Today’s Solutions: September 25, 2022

As we celebrate the 100th anniversary of the ratification of the 19th Amendment in the middle of an election cycle, you may be asking yourself how to celebrate and further educate yourself of voting equality. Here are five ways to celebrate the legacy of the 19th Amendment. 

  1. Learn about the Suffragette movement. The Seneca Falls Convention, put on by Elizabeth Cady Stanton and Lucretia Mott led to the creation of the National American Woman Suffrage Association (NAWSA) in 1980. In 1913, the day before President Woodrow Wilson’s inauguration, NAWSA organized a march down Pennsylvania Avenue in Washington, DC, that brought out 5,000 women and catalyzed the movement. 
  2. Know who was left out. Although the 19th Amendment granted white women the right to vote, Native Americans were not considered citizens in 1920 and could not vote until 1924, immigrants could not vote until 1952, and Black Americans could not vote everywhere until 1965. The traditional narrative of the Suffragette movement also leaves out the role of critical Black suffragettes like Mary Church Terrell who advocated for the voting rights of all women, not just white women.
  3. Include friends and family in your learning. The World Economic Forum found that greater gender equality has been linked to better education, health, a higher per capita income, and faster and more inclusive economic growth. Encourage your friends and family to learn about gender equality and disenfranchisement challenges that still exist in this country today.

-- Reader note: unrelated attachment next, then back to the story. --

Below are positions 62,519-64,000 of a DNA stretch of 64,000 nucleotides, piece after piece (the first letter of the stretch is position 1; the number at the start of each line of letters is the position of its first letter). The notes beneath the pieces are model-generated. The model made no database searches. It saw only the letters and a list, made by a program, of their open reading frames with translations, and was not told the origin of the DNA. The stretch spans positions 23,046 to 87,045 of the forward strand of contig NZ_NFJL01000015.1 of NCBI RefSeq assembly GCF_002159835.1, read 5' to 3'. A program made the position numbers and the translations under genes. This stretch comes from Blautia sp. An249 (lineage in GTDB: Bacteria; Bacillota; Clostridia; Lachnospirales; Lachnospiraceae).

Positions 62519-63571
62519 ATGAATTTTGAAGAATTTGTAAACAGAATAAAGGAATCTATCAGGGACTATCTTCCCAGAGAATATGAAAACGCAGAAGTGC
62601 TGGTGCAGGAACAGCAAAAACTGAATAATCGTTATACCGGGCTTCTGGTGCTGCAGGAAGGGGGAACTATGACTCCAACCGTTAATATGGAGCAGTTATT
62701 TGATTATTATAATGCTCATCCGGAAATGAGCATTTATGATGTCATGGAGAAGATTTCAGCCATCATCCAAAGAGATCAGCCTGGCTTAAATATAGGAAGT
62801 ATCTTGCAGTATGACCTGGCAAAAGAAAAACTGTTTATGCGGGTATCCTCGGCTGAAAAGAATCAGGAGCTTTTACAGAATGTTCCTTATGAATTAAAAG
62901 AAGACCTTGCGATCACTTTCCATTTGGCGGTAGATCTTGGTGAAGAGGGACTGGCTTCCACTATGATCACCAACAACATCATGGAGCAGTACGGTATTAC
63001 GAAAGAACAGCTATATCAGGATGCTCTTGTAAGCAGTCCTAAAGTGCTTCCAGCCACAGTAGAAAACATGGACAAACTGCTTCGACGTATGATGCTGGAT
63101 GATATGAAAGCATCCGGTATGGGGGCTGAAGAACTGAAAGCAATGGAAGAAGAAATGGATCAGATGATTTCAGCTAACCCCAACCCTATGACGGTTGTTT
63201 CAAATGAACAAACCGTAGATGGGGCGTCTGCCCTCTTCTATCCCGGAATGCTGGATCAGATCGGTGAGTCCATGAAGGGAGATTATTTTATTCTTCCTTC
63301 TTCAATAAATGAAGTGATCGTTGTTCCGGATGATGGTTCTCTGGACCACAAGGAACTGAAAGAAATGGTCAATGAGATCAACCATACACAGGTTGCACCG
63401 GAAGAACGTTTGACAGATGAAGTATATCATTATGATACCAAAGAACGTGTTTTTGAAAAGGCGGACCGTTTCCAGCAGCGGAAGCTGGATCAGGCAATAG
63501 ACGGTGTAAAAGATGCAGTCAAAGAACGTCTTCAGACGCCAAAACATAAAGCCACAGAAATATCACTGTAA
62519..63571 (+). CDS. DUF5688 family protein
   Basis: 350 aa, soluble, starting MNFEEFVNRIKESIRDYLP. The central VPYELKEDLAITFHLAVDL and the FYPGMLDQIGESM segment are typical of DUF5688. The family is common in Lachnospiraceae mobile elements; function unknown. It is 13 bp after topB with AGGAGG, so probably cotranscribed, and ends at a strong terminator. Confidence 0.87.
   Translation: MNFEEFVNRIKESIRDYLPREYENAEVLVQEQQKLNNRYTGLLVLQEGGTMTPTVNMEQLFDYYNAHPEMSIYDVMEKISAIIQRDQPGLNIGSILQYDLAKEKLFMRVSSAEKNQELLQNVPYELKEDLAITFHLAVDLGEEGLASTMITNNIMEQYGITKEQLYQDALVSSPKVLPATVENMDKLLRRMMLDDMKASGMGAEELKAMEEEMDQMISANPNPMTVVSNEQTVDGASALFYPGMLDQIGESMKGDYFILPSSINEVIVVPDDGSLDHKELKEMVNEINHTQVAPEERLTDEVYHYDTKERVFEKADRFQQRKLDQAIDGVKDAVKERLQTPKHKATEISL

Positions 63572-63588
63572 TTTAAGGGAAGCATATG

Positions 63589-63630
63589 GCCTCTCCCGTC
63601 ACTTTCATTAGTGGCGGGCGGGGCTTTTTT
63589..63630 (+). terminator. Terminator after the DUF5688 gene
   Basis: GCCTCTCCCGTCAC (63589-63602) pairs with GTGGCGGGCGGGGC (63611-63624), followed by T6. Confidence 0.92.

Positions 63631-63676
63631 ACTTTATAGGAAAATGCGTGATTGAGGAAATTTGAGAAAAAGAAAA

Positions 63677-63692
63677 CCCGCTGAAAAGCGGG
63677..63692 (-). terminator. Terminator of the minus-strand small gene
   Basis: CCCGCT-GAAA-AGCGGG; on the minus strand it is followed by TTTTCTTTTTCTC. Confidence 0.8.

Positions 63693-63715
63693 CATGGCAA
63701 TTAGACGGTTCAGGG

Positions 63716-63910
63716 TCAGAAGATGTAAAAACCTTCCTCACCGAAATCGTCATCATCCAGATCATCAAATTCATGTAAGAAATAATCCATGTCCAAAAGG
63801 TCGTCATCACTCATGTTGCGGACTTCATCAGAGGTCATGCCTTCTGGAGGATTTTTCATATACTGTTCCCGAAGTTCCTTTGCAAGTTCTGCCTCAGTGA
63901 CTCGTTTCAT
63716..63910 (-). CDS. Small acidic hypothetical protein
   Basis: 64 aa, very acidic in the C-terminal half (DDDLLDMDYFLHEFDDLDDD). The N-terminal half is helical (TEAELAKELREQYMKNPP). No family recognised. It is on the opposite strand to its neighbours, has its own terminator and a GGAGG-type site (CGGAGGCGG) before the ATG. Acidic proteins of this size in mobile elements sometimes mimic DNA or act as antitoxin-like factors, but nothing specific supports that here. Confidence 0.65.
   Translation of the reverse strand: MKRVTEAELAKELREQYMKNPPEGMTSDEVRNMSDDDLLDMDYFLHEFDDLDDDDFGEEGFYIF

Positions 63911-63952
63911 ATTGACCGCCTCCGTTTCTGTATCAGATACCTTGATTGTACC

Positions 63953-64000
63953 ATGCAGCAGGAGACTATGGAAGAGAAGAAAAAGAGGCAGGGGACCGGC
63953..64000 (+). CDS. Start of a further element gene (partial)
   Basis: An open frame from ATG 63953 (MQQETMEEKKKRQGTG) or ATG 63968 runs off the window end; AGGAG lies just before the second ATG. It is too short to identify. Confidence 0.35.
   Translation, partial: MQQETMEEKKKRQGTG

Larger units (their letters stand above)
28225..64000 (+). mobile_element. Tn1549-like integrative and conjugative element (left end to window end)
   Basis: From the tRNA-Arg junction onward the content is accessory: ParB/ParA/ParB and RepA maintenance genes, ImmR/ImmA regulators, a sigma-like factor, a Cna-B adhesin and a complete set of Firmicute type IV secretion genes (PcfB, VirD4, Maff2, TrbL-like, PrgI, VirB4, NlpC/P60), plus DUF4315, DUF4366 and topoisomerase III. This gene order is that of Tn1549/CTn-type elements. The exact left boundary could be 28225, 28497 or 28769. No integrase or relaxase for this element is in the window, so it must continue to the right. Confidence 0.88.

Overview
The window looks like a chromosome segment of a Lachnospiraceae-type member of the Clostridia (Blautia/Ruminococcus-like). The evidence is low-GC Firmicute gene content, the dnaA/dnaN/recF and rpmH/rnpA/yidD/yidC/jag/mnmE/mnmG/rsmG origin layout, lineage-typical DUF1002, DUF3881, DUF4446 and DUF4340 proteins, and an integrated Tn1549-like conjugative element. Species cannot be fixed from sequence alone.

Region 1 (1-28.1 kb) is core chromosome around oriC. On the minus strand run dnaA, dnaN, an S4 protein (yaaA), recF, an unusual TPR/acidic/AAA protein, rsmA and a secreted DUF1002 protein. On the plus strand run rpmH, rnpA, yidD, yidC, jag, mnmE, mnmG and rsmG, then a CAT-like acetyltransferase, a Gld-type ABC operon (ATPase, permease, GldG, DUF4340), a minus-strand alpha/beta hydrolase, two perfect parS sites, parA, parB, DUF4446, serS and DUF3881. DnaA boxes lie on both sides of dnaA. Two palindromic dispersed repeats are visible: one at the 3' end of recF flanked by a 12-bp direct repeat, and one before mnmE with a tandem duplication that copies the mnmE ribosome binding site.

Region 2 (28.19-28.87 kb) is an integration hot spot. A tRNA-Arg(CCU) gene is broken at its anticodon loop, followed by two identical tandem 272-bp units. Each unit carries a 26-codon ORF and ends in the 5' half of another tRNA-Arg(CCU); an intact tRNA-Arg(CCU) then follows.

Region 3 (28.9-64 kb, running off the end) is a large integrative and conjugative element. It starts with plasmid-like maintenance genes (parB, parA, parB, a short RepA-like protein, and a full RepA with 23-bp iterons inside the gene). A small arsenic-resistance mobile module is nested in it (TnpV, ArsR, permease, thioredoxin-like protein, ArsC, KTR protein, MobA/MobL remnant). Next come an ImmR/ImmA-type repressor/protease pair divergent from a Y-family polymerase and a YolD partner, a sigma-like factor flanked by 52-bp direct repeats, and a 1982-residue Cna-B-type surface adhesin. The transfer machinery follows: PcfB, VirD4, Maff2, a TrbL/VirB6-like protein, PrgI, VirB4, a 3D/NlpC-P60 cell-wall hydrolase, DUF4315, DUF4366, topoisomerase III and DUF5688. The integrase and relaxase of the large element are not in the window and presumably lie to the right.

4. Check your voter registration status. The right of all citizens to vote was not always a right. Even if you choose not to cast a ballot, register to vote to leave yourself the option. Check that your registration is up to date with your current address and preferences. 
  5. Encourage friends and family to vote. Studies have found that countries with empowered voters tend to have lower rates of poverty and inequality. Encourage your friends, family, and neighbors to exercise their right to participate in democracy. Many of us may be disillusioned with our political system and prospects right now, but voting is the most direct way to have a say in future leaders and legislation. 
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